Yale’s Reinstatement Policy Controversy

Universities are under fire for “reinstating” students who suffer from mental illness because they are considered a liability.


Lucia Camp

From suicides at Stanford, to self harm at Yale, and immense rates of depression at Cornell, elite universities have dark secrets when it comes to their students mental wellbeing. 

According to the Healthy Mind Study published in the Journal of Affective Disorders, 60 percent of all college students suffer from mental illness.

Support for students suffering from mental illness is gradually improving at universities after facing public pressure and lawsuits. 

“Mental illness doesn’t diminish previous accomplishments,” said junior Sasha Drucker. “Someone could work for their entire life to get into a school but the development of mental illness is really hard to control.”

For universities such as Yale, the solution to the student mental health crisis is to place students identified as “threats” due to a demonstration of mental illness on medical leave until they are deemed safe to return to campus. 

This process, called reinstatement, requires students to reapply and write and essay explaining why they should be allowed on campus. 

One student who has been affected by this policy was Nicolette Mántica, a junior at Yale who cut her arms to cope with stress.

Nicolette was placed on medical leave after Yale discovered that she was harming herself. 

“It wasn’t about helping me. It was about getting rid of me,” Nicolette told the Washington Post. 

This controversial approach to dealing with mental illness has many different sides to it.

“Given there is a point where a student needs to be hospitalized because of their mental illness, I believe it should be up to the college to do what they see fit in order to protect the student or others,” said junior Griffin Rick. “However, I do not think that this should necessarily constitute expulsion or re-application.”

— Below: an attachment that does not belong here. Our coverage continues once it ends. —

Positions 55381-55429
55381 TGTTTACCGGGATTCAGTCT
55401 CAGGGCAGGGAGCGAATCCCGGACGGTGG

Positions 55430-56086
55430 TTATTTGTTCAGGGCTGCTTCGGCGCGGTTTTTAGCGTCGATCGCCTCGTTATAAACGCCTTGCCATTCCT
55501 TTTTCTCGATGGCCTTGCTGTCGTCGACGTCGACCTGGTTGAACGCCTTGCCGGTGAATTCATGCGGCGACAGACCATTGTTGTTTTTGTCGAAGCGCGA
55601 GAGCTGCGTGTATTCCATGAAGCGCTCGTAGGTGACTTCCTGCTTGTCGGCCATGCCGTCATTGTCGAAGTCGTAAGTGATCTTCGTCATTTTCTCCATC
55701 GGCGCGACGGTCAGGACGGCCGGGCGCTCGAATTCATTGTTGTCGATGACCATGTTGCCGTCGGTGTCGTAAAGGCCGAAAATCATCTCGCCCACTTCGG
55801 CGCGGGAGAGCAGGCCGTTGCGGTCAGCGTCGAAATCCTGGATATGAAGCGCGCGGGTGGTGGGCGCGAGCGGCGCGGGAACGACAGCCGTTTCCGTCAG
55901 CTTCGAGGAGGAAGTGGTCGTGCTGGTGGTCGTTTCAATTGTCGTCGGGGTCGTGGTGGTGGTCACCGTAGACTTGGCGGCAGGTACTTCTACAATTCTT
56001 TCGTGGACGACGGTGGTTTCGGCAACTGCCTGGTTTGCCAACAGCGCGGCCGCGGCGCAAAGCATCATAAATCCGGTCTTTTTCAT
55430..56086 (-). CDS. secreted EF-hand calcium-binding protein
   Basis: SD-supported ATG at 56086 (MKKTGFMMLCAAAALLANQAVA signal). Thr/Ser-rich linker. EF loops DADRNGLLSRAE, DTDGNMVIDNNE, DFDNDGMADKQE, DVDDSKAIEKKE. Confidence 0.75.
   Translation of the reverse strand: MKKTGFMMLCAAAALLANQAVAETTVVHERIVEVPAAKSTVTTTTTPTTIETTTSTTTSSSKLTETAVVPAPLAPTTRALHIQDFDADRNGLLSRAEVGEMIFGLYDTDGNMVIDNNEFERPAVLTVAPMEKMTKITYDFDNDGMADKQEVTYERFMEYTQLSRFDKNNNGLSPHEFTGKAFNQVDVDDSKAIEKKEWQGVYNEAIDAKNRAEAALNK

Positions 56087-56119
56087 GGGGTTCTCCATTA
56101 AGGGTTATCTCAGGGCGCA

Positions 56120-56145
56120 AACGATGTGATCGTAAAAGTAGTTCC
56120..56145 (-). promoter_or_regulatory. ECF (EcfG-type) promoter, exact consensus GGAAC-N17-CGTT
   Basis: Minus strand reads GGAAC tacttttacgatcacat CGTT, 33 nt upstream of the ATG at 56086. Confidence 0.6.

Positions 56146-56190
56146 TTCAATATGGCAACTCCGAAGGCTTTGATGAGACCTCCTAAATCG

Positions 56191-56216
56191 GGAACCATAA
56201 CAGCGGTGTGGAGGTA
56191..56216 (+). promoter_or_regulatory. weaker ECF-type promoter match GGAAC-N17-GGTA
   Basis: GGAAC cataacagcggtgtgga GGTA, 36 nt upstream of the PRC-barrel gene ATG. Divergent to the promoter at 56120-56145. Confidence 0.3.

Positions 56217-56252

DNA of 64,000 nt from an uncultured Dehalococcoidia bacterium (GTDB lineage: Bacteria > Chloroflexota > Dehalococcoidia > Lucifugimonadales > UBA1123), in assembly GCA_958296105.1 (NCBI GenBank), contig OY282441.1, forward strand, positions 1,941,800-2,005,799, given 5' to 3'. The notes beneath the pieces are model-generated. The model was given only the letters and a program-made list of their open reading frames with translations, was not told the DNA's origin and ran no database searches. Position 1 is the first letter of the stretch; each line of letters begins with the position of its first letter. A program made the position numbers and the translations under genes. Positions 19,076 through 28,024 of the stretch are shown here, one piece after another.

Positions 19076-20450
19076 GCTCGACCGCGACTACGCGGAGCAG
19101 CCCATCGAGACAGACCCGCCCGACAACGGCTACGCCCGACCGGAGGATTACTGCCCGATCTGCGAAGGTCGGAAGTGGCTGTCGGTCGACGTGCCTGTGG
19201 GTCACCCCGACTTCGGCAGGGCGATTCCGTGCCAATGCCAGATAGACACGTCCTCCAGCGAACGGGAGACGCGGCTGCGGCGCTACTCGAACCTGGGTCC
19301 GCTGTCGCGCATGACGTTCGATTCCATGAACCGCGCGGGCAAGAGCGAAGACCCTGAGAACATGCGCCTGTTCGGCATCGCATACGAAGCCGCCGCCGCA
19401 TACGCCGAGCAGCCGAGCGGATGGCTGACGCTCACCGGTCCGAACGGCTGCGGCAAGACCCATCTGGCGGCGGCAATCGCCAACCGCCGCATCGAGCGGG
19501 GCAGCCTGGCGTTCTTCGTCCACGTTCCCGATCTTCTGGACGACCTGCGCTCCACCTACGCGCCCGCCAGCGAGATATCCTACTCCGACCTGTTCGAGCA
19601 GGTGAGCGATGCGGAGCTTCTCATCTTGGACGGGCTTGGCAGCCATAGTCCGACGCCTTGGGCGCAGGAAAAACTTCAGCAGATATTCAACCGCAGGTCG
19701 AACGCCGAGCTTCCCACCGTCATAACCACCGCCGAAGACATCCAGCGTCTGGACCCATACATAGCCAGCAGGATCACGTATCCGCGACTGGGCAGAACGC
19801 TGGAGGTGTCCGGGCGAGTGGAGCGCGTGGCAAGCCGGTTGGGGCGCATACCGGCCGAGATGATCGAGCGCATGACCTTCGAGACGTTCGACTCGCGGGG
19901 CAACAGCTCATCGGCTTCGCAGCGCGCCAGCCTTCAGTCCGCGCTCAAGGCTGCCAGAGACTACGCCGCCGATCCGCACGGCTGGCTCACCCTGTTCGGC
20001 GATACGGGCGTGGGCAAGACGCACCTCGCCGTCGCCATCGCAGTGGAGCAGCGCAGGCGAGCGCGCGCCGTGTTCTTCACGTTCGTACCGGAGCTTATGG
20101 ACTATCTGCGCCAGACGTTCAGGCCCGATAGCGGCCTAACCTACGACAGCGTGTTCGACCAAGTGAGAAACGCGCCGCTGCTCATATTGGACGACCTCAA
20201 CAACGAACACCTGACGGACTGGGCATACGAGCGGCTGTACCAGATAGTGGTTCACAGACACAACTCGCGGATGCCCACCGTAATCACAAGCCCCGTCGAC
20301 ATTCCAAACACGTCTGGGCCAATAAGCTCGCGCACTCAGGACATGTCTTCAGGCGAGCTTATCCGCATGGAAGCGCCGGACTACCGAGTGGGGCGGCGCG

Once a student has an episode of mental illness, universities tend to find out through the medical institution or therapist the student ends up at. Once Yale gets a report of an incident, it is up to the university to decide what to do about the student’s enrollment.

“An uncontrollable variable causes someone’s life accomplishments to be a little worthless,” said Sasha, “but at the same time, I get it because mental illness could be a threat to other students.”

The dean of Yale, Pericles Lewis, responded to claims that reinstatement was unfair to mentally ill students after the Washington Post published an article interviewing students like Nicolette who were effected by the process.

 Lewis defended Yale by arguing that it is important that students “take the time necessary to improve their mental health to recover from whatever situation they are in.” 

According to Yale president, Peter Salovey, the University will be working to direct more money towards mental health services and limiting how laborious the reinstatement process is rather than removing the policy entirely.

Although Yale has addressed the claims, students like Nicolette do not see the responses as an apology for the reinstatement policy.

“They didn’t take into account who I was and what I needed,” said Nicolette.